Last week, military forces in Syria bombed and rampaged
through Houla, killing more than 100 civilians, nearly a third of whom were
children. This is just the latest in a string of atrocities perpetuated over
several months in which the Syrian army has used weapons of war to attack
unarmed citizens. The massacre shows the failure of the United Nations-brokered
cease-fire that supposedly went into effect in April.
The world’s nations have done almost everything it can short
of military intervention to stop the slaughter, but Syrian President Bashar
al-Assad has not ceased his attacks on his country’s citizens. The international
diplomatic core seems stumped, unable to understand the virulent,
disproportionate response of the Assad government.
This is because the response is a religious one rather than
a political one. Modern Syria has often been described as being ruled by the
Baathist Party, an Arab socialist party with branches in Iraq and Egypt. A
careful look at the many government coups since independence in 1946, shows a
steady move of members of the Alawi movement in Islam towards political power.
Alawist military officers, like Hafez al-Assad, helped bring
the Baathists to power in 1963. In 1966, the Alawists reformed the Baath Party,
expelling many Sunni leaders. Then in 1970, Assad himself took over the party
and in 1971 became Syria’s President, even though the constitution permitted
only a Sunni Muslim to hold it. Since then, Hafez al-Assad and his son Bashar
have held on to that position through the use of force, firmly quelling all
The Alawi movement in Islam has always been controversial. It
originated within Shiite Islam, with most of its adherents ultimately residing
in the Syrian mountains along the eastern Mediterranean coast. There, these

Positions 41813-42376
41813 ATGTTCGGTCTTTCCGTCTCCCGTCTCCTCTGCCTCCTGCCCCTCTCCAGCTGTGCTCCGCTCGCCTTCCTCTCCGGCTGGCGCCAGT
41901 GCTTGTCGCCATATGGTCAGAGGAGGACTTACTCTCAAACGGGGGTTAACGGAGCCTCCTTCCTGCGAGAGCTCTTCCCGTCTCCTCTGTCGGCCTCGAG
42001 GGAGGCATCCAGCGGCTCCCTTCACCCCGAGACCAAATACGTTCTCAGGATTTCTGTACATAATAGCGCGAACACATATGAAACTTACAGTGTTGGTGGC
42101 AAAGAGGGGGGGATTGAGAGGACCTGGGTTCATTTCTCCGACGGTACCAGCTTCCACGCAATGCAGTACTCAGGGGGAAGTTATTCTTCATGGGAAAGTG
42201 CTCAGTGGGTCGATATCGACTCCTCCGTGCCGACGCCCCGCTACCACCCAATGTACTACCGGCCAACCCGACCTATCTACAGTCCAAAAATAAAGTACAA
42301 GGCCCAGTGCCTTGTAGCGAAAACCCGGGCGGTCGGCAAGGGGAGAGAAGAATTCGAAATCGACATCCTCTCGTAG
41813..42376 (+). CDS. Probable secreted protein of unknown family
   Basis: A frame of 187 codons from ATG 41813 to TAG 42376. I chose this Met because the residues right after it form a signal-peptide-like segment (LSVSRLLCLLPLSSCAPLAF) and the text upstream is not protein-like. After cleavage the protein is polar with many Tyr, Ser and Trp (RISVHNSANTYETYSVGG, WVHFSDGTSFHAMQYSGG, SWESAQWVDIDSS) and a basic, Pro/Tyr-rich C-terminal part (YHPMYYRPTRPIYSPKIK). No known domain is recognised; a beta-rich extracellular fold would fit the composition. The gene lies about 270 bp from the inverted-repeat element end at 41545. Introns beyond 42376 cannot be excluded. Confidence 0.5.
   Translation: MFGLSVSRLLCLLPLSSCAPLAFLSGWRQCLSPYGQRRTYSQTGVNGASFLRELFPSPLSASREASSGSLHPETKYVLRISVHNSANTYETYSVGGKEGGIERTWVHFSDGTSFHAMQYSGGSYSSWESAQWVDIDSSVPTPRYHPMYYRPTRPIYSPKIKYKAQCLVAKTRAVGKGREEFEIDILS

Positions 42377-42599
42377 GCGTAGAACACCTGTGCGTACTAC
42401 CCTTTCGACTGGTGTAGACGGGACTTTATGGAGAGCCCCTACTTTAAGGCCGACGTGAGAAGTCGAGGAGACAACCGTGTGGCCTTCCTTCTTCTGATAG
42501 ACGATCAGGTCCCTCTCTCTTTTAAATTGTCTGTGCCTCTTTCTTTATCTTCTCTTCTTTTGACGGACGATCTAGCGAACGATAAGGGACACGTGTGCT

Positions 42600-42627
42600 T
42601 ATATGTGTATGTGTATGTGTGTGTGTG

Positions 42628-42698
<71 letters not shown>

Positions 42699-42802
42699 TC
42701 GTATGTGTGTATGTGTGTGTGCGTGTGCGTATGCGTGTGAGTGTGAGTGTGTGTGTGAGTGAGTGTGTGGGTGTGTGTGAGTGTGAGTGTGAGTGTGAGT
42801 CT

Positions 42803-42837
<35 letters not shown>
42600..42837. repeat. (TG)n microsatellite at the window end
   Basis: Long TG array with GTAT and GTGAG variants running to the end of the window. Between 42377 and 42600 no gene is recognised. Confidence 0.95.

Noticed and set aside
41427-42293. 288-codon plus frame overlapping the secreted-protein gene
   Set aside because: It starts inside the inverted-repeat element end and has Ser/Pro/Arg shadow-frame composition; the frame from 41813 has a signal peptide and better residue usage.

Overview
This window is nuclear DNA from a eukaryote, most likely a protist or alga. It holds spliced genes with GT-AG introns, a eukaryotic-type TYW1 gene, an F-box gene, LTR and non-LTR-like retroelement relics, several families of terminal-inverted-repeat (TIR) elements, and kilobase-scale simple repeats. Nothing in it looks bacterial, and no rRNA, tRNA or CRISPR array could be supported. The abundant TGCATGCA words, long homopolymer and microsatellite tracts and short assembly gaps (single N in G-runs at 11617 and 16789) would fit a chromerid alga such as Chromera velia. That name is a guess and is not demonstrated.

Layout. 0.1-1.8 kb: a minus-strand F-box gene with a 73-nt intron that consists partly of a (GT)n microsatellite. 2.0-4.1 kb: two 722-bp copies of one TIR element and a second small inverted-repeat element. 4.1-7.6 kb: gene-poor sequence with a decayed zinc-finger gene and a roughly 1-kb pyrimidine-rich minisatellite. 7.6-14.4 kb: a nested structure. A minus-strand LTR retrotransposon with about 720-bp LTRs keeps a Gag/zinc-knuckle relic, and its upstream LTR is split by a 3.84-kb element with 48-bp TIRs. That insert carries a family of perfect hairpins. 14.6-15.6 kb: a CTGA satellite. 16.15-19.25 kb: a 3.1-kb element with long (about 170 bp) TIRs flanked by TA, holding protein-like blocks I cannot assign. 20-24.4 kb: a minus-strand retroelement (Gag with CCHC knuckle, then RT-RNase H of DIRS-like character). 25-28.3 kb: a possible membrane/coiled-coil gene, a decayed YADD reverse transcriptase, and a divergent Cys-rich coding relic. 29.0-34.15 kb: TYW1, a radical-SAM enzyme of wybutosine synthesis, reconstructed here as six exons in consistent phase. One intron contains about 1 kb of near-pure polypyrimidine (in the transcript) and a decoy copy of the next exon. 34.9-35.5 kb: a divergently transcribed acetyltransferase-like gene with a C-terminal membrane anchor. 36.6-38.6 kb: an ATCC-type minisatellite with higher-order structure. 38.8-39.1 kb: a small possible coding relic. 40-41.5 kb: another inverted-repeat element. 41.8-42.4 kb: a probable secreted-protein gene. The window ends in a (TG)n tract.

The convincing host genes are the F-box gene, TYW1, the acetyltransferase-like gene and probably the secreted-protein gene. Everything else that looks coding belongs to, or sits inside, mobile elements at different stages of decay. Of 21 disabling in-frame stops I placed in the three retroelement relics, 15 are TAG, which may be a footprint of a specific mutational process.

rural villagers acquired a number of religious elements from their neighbors,
both Ismaili Muslims and Christians.
These new elements of Alawism make its adherents look
different from other Muslims. They neither fast during Ramadan nor make
pilgrimage to Mecca, both of which belong to the five basic “Pillars of Islam.”
They also lack mosques, Islamic prayer houses, leading other Muslims to
question whether they even pray.
Unsurprisingly, other Muslims have questioned whether the
Alawis are even Muslim. Although one Grand Mufti of Jerusalem recognized them
as such, many Sunni scholars, including the still influential Ismail Ibn
Kathir, saw them as pagans.
Islam has rarely treated its minority religious groups well.
Since 80% of Muslims are Sunni, that majority movement has understood itself as
having the God-given right to ensure correct belief and practice. It has often
persecuted religious groups who have taken other paths.
The Alawites have been no exception. Sunni persecution,
especially under the Ottoman Empire, explains their reputation as warlike
soldiers and rebels. These conflicts have led to long-standing distrust between
Alawites and Sunnis.
This history of conflict should not be surprising. Few majority
religious movements in any religion tolerate splinter groups (heresies) and
often try to stamp them out. In the early centuries of the Protestant
Reformation, for example, European Catholicism tried hard to rid Europe first
of Lutheranism and then Calvinism. The Thirty Years War between Catholic France
and Protestant Germany was Europe’s longest and perhaps most destructive war,
resulting in a depopulation (by death) of much of central Europe.
The Thirty Year War ended in 1648 with the Treaty of
Westphalia, which said that the religion of a nation’s king was the nation’s
religion, and that minority religious groups could worship as they saw fit, but
only in private. This guaranteed the religious rights of individuals, but
hardly on an equal basis.
Assad and his Alawite army view present-day Syria according
to the same dynamics. Alawites are a distinct minority in Syria, where the
majority are Sunnis. The Assad regime sees itself as the guarantor of Alawite
liberty and even existence. Should the Assad regime fall, they believe the
Alawites will be wiped out by vengeful Sunnis. They may not be wrong; Syrian
social media is full of angry comments suggesting that the only solution to the
conflict is to rid Syria not just of Assad but of all Alawites.